This seems like a valid concern on its surface, if not slightly hyperbolic. Yet I’m not an expert in such matters, despite spending hours upon hours reading about them. However, if the risks truly were as dire as the AAI claims, one would assume the obvious solution would be not to harvest the data in the first place — but that would interfere with the automotive and tech industries’ long-term scheme.

“Vehicle manufacturers in North American and Europe continue to raise the ‘boogeyman’ of cybersecurity to intimidate legislators and regulators on the issue of access to vehicle data by vehicle owners,” Greg Scott, executive director of GAVDA, said in a statement to Automotive News. “The manufacturers know, and GAVDA members know, that vehicle owner access to vehicle data can and is being accomplished in a cybersecure manner and that the manufacturers’ actual goal is the commercialization of vehicle data to enhance their bottom lines at the expense of competition and consumer protection.”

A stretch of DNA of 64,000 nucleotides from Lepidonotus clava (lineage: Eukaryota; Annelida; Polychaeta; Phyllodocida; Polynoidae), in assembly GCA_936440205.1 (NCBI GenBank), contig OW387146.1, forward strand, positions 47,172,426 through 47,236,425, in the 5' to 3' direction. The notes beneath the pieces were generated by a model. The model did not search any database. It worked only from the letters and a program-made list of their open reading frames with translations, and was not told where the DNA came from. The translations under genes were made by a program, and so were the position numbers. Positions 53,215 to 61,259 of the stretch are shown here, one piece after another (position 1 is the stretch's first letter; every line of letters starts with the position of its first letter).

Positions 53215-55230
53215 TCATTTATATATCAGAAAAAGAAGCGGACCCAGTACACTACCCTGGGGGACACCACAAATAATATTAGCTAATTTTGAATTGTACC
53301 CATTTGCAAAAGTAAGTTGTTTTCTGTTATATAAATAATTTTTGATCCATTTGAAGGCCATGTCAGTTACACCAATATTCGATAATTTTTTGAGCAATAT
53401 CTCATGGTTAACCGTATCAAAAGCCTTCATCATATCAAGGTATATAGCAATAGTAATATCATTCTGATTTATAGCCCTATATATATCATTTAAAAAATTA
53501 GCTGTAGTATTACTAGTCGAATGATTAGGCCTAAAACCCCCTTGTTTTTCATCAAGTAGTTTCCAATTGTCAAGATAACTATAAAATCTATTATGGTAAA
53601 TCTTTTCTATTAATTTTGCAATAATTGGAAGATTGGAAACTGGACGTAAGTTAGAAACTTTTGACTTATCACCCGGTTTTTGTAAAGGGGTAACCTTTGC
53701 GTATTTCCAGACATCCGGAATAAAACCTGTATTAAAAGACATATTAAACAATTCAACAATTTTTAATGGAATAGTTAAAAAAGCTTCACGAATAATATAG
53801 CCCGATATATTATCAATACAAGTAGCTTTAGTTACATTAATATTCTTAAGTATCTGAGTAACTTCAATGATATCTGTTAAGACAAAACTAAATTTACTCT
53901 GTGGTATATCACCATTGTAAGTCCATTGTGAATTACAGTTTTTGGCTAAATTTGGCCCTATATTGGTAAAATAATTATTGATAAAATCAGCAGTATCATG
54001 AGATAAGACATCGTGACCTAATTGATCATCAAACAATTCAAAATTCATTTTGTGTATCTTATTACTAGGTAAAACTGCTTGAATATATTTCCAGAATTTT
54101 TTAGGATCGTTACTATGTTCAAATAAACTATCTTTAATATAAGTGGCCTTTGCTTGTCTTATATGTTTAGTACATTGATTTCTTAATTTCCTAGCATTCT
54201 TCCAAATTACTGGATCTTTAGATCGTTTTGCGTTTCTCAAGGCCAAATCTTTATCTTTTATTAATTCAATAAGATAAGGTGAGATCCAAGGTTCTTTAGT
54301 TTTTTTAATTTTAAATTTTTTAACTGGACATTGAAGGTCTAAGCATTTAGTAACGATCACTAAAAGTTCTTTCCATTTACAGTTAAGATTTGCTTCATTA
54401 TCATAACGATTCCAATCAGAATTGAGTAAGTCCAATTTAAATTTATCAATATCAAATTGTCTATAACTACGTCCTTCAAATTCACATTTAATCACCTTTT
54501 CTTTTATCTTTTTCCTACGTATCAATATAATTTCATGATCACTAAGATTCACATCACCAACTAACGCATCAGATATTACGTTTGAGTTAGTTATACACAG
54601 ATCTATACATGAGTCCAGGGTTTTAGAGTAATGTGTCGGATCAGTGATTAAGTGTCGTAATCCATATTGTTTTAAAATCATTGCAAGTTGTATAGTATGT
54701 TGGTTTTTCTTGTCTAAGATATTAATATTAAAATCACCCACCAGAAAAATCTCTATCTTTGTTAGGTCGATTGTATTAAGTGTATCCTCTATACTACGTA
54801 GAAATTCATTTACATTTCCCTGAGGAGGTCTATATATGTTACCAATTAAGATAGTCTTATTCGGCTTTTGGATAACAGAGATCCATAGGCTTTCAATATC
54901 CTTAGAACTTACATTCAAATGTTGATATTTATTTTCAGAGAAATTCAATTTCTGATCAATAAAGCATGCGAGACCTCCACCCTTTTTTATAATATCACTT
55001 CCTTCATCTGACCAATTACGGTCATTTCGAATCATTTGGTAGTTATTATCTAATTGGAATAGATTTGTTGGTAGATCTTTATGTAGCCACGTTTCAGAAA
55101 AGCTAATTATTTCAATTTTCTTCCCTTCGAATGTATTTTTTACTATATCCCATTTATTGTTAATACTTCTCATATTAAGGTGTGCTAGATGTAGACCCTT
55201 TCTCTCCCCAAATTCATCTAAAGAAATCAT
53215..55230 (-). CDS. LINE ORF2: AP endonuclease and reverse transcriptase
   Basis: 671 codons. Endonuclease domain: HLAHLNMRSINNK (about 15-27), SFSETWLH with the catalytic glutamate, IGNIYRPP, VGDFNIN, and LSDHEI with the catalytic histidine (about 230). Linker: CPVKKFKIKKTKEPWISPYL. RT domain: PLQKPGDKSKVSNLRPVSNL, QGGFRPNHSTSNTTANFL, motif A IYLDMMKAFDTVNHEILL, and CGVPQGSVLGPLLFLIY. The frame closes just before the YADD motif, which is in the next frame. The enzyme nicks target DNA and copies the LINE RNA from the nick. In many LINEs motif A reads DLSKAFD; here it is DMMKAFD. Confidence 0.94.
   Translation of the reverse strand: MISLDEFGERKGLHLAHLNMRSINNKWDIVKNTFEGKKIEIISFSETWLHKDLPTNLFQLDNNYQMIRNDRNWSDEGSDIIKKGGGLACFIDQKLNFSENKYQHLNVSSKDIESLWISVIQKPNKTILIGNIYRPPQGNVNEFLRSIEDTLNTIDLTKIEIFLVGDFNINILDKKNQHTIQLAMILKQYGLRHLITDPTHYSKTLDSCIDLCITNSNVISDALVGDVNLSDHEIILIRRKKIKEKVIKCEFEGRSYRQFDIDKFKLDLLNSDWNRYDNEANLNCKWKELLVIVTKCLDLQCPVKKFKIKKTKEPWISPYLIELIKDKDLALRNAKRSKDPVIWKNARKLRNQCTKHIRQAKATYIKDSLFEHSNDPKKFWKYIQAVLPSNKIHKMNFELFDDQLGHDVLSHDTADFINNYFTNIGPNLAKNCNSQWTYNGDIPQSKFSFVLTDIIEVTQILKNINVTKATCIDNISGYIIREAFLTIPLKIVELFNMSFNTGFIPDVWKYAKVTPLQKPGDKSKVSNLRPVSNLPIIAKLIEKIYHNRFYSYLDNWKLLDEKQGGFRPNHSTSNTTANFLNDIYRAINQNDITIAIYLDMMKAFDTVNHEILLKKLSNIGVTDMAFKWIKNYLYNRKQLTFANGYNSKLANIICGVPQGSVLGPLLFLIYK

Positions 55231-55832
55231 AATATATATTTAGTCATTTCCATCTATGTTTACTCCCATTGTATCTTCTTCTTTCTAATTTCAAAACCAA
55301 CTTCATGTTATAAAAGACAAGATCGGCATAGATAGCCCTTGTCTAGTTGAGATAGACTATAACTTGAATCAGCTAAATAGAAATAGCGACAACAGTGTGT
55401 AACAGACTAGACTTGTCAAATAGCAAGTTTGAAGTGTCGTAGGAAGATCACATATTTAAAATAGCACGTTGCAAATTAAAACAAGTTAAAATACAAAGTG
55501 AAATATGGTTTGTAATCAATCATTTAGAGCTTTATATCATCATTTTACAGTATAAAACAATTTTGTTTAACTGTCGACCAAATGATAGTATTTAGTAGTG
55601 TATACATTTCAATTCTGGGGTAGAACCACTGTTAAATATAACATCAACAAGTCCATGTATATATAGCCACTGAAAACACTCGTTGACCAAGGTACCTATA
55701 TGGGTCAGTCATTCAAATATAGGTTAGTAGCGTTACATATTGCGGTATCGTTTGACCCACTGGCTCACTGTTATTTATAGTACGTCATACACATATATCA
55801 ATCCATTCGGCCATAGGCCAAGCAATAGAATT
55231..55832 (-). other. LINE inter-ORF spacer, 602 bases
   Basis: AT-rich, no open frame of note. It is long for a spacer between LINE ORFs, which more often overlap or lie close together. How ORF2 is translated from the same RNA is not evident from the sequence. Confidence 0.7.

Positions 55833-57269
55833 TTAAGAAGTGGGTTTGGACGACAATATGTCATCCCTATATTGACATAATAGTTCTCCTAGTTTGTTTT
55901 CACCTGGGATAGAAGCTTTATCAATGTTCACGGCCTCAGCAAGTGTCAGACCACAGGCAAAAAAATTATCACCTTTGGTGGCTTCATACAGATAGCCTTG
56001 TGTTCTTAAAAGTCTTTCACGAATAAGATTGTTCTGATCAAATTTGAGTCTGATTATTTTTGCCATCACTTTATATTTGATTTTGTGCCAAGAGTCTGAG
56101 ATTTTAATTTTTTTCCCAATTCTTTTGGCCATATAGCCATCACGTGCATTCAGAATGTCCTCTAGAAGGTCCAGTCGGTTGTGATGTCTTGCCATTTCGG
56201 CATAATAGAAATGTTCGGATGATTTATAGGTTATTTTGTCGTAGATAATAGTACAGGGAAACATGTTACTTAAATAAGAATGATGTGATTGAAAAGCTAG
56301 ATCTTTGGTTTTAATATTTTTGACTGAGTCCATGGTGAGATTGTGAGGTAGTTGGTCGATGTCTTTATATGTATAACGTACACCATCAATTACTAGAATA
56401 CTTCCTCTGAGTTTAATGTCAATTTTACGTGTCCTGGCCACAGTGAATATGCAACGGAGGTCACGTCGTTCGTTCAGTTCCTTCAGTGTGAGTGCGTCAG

Bingo. But does that mean opening up the data to third parties is a good idea?

That’s largely down to who has access. If your local repair shop is trustworthy and scrubs sensitive information between visits, then the danger is probably no greater than leaving it to be stored at the manufacturer’s data center. But if it’s irresponsible, then you may have just opened yourself up to unnecessary risk.